The world's oceans are facing a "wildlife Armageddon" if the Industrial Revolution of the sea continues on its current trajectory.
That is according to a report by scientists at the University of California, Santa Barbara, which found – to much surprise – the oceans are far healthier than thought.
But this will not last. The authors warn ever increasing industrial use of the oceans coupled with climate change will mean marine wildlife is driven to extinction in the same way as land animals.
Published in the journal Science, the authors compared the Industrial Revolution on land with current patterns of how humans use the world's oceans. They found that in the last 500 years, 500 land animals have gone extinct, whereas just 15 ocean species faced the same fate (that we know of).
Lead author Douglas McCauley said: "All signs indicate that we may be initiating a marine industrial revolution. We are setting ourselves up in the oceans to replay the process of wildlife Armageddon that we engineered on land."
Speaking to IBTimes UK, he added: "We might be falling off an extinction cliff but we're not there yet. We're changing in the way we're using the oceans. We're going through this transition - instead of affecting life in the oceans by directly hunting and harvesting we are altering, degrading and damaging their habitats.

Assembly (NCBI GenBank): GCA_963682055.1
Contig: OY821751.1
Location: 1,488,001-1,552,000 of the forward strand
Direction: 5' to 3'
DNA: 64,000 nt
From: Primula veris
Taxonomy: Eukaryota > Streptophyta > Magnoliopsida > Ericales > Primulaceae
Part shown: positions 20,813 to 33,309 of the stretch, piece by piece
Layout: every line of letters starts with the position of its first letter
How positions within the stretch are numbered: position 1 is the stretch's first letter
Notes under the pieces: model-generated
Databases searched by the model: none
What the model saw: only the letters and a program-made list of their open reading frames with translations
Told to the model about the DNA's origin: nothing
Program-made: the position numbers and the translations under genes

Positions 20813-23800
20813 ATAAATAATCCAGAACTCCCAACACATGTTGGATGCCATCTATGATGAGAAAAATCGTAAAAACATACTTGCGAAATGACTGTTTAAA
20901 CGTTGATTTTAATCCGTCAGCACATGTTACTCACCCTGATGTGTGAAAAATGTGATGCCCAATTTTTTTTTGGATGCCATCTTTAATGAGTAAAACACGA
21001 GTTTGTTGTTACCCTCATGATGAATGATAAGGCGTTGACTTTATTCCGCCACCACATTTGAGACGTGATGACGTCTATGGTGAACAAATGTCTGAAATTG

"When we underwent that transition on land, we basically pushed extinction rates way up and they skyrocketed in an alarming way."
He said the main message from their findings is there are precursors suggesting human activity has the potential to cause an "incredible" amount of damage to the ocean.
"Essentially, on land that is well underway," McCauley said about the impending sixth mass extinction of land animals. "How do we not do that in the ocean? If we don't learn from the way we affected terrestrial wildlife, we're going to remake same history and bring this marine wildlife Armageddon upon us in the ocean."
As well as the industrialisation of the ocean, the authors say climate change is one of the most "serious threats", in that we are essentially dumping acid into the water then heating it up. McCauley said: "We can all grasp that's not good for fish. If we ignore climate change, we're a bit lost."
He also noted that our knowledge of the ocean and how we are affecting it is lacking – we have explored less than 5% of the ocean, so the official number of species human activity has wiped out could be much higher.
He said: "In terms of the way we use oceans and what we know scientifically, we're way behind the curve... and it's all the more reason to be double cautious in how we treat the oceans."
However, he said we should see their findings as an opportunity to save them.
McCauley said: "Because there have been so many fewer extinctions in the oceans, we still have the raw ingredients needed for recovery. There is hope for marine species that simply does not exist for the hundreds of terrestrial wildlife species that have already crossed the extinction threshold.
"The opportunity is there now, but it could be slipping away very soon."